The Taliban control all 34 provinces in Afghanistan, Kabul, the capital city, the presidential palace—and possibly soon a slew of valuable digital assets: Twitter and Facebook accounts once operated by the nation’s democratically elected government.
The social media companies say they won’t rule out allowing the Taliban to run those channels, which number more than two dozen across the two sites. Doing so would almost certainly hand the insurgents a useful platform to spread propaganda and misinformation, and no matter the decision, it is likely to reopen long-simmering debates about what should be on the internet and who should determine what belongs there.
“If I’m a large organization,” like the Taliban, “I want as many different pathways to shape my narratives and shape perceptions of what I’m doing,” says William Braniff, director of the National Consortium for the Study of Terrorism and Responses to Terrorism in Maryland. “Having more channels is ultimately quite useful.”
Twitter, whose spokesperson couldn’t be reached to comment for this story, has allowed different Taliban accounts on its site in the past and continues to let the group’s spokesman, Zabihullah Mujahid, tweet regularly to his 293,400 followers. Back in 2011, Sen. Joe Lieberman, then head of the Homeland Security and Government Affairs Committee, sent a letter to Twitter complaining about two active Taliban accounts, which were eventually taken down. In 2021, Mujahid has been issuing updates throughout the latest conflict in Afghanistan, including one missive sent Monday that said, simply: “The situation in Kabul is under control.”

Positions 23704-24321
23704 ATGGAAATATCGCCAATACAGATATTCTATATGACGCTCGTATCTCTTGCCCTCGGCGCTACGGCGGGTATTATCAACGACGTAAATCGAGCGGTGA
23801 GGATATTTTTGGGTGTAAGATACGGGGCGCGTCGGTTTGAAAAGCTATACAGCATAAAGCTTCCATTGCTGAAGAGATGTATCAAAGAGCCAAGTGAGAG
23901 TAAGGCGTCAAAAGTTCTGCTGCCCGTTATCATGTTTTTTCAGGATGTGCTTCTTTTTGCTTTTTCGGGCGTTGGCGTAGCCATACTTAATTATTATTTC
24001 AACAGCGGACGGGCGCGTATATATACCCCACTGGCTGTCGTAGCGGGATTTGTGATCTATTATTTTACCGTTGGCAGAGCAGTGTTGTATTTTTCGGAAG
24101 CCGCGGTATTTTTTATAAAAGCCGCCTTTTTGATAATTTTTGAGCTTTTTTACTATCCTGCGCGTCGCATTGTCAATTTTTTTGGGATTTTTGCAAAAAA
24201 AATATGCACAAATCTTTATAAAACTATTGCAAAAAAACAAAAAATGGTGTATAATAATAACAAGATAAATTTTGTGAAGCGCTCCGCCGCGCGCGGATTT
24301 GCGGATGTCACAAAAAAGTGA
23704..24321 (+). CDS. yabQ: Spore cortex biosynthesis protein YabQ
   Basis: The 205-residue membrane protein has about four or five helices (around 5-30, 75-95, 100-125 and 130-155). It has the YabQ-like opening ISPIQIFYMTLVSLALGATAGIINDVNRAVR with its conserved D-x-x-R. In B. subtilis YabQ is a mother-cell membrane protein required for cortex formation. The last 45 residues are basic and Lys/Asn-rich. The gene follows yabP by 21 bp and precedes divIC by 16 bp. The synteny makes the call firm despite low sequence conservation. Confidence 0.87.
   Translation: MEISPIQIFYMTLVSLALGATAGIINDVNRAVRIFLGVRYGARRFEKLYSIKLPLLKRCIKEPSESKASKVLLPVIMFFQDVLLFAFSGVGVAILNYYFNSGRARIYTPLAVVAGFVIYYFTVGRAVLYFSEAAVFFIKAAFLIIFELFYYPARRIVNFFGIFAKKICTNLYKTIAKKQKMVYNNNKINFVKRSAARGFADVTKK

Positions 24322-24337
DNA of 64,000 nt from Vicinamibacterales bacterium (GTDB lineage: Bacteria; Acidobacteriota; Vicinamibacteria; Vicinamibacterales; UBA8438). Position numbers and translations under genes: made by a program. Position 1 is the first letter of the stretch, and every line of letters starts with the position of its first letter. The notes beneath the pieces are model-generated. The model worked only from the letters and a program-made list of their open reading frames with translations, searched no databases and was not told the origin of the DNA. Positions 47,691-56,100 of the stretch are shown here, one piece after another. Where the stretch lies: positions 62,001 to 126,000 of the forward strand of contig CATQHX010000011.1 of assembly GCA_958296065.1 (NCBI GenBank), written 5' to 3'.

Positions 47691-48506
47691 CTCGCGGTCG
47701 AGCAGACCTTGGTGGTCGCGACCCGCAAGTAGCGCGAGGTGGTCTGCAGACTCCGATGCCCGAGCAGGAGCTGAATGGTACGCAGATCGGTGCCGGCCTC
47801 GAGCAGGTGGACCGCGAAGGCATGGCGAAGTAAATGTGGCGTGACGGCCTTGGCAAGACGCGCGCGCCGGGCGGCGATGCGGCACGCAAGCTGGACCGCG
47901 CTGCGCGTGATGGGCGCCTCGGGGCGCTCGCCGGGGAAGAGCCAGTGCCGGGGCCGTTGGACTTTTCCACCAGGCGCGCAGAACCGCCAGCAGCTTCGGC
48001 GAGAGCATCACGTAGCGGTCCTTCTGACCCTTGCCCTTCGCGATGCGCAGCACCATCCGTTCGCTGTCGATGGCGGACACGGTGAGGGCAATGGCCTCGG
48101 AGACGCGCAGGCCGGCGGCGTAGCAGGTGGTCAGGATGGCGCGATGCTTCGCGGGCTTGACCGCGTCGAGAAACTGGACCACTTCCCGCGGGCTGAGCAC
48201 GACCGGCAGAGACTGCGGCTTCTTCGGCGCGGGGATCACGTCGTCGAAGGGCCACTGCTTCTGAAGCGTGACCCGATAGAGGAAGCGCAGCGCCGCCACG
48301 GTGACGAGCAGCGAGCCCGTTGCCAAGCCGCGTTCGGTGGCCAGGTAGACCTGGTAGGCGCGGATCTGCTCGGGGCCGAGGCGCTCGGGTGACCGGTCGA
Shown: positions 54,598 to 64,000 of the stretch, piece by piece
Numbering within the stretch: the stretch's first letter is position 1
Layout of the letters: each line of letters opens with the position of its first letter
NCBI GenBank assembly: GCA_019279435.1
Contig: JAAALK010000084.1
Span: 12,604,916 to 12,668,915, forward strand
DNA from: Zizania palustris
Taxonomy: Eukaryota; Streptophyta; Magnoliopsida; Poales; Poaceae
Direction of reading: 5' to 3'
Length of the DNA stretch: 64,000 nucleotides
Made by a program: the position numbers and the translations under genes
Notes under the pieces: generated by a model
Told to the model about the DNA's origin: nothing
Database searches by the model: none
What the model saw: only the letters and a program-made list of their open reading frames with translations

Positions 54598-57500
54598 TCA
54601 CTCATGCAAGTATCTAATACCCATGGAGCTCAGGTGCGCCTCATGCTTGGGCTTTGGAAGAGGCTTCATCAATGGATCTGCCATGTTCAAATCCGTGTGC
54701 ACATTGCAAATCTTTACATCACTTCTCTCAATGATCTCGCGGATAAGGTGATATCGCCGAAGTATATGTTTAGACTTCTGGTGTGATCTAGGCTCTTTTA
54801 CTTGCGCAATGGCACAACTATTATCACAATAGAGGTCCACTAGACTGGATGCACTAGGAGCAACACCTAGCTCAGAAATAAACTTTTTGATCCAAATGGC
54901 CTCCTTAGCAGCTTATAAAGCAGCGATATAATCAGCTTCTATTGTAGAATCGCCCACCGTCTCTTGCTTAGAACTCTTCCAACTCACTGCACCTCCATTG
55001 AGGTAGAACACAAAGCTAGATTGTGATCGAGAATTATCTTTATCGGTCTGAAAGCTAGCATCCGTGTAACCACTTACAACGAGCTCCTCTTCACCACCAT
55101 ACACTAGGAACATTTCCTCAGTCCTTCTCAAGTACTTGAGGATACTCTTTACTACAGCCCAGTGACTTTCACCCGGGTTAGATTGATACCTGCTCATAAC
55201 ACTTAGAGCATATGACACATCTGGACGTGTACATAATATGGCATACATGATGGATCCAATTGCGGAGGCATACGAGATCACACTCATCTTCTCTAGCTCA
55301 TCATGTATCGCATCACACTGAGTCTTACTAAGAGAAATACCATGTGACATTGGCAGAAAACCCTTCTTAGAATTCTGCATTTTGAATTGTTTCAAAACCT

As for Facebook, it has officially banned the Taliban from its platform. But even with the prohibition against the organization on its books, Facebook says it can’t yet decide what to do about the Afghani government accounts until more time passes, and there’s greater clarity about the situation in the country.
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The Afghan government accounts range from a Facebook page dedicated to the Afghan embassy in Washington to the Afghan Ministry of Defense’s Twitter feed (its motto: “Allah, Country, Duty!”). These accounts have sizeable followings, likely totaling more than a 1 million subscribers across all of them. These wide audiences would make them useful prizes for the Taliban, who could quickly take these megaphones and begin broadcasting information intended to damage opponents in the West or sew confusion about conditions in the country. They would work to bolster the group’s existing efforts on social media to dispense misinformation and draw in recruits and funding.
Most crucially, these Afghan government ones could give Taliban social media posts an added sheen of respectability and legitimacy. A post from an account belonging to a Taliban commander is one thing. One from a nation’s Ministry of Defense is another, particularly in an era where internet users have shown little ability to critically analyze what’s shared online. “It would add one degree of separation between the information and the Taliban,” says Braniff.
Twitter and Facebook have long struggled to decide what type of content they would police and remove. Both Twitter’s Jack Dorsey and Facebook’s Mark Zuckerberg have said they’re uncomfortable with the power to make those decisions and shied away from active moderation during much of their companies’ history. That has changed in recent years after the 2016 election and President Trump’s use of social media demonstrated how damaging misinformation and conspiracy theories could become.